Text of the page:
Prototypes, MVPs, working applications, enterprise-class – software complexity can vary significantly, depending on the industry, goal, and purpose. The criteria upon which one can tell the small apps from the big ones are not universal, but in order to make things simple, let’s assume the following:
🟠 Small applications can enlist (among others) projects such as landing pages, single-page applications, showcase pages, event applications, or online stores built on templates and ready-to-use CMS systems. They don’t require any custom solutions and rely on standard app architecture.
🟠 Mid-sized applications require some level of customization, both on the server and the client-side. They often create entire ecosystems of connected web and mobile applications. Unlike small apps, they often require a complex stack such as MERN, MEAN, or similar. We can count in financial apps, enterprise software, or e-commerce stores to the mid-sized company.
🟠 Large applications rely heavily on custom solutions, or new technologies, starting from multi-tenant infrastructure, multiple user permission levels, machine learning algorithms, dedicated integrations, and many more. Their development calls for a combination of tools, frameworks, and technologies that are able to provide the right level of security, performance, and user experience. Most social networks, video-streaming platforms, and SaaS applications belong here.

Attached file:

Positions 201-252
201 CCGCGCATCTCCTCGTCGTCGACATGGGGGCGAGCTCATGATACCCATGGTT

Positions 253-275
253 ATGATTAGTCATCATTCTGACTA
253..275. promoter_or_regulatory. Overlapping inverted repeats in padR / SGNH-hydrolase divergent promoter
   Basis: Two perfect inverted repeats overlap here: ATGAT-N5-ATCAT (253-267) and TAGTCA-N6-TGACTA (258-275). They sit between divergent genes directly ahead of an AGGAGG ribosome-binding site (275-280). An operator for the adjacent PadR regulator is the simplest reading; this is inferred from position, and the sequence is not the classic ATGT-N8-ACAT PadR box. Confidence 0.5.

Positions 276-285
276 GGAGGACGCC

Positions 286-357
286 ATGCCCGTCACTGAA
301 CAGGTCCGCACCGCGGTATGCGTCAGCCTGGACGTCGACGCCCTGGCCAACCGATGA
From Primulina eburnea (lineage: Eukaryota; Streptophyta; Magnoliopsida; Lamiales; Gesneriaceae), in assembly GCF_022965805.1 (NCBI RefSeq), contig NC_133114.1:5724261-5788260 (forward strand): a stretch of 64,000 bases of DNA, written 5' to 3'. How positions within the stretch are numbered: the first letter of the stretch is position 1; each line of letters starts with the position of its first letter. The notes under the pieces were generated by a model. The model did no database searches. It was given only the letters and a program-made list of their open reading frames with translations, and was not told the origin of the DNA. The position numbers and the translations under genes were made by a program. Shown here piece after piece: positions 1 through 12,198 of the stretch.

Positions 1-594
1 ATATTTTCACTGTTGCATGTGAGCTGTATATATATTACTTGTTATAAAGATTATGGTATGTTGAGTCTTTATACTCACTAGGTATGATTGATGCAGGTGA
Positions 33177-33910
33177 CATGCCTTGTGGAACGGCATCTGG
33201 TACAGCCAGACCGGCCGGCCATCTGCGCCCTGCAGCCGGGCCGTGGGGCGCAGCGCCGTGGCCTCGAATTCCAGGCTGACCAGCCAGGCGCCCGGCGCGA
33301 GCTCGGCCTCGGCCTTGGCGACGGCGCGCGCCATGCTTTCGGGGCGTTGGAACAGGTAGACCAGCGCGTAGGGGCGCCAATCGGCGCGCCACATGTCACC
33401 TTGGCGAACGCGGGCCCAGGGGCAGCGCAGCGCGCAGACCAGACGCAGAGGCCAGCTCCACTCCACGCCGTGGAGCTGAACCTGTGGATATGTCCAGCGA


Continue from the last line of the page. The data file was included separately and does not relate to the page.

- Time to market
An important variable to look at is the expected timeline of your project. Time constraints can force the team to think outside of the box and come up with smart suggestions to speed things up. Some technologies are faster to develop with than others, others ensure better performance on a large scale. For example, Python is nicely set for machine learning projects while Node.js is a go-to for real-time applications or IoT implementations (or both at a time as it was the case with our home-made booking system for meeting rooms). It’s good to list the pros and cons thoroughly to avoid getting stuck with a stack that is slowing you down.
Finally, there are some architectural choices to make. Does it make sense to separate frontend and backend repositories? How to design permissions policy for different types of users? Will my application require microservices? If so, which technology is optimal for a given part of my app? These are only some of the questions you need to put on your Q&A list. Others should relate to matters like security level or compliance (especially in the case of healthcare or legal applications).
Tech stack for your application
With so many available tools and technologies, selecting a tech stack is not a piece of cake. If done right, it will ensure high performance, smooth scalability, and delightful user experience. If done wrong, it can generate financial losses coming from architecture re-designs.
When choosing the stack, always keep in mind the specific requirements of your project. Together with practical and functional questions, they will map the direction to follow. If you need to move fast and don’t have the time or resources to consider all possible options, you can always reach out to IT solution architects who make such choices daily.
Get in touch with our software consultants today to prevent costly rework and turn your project into a success!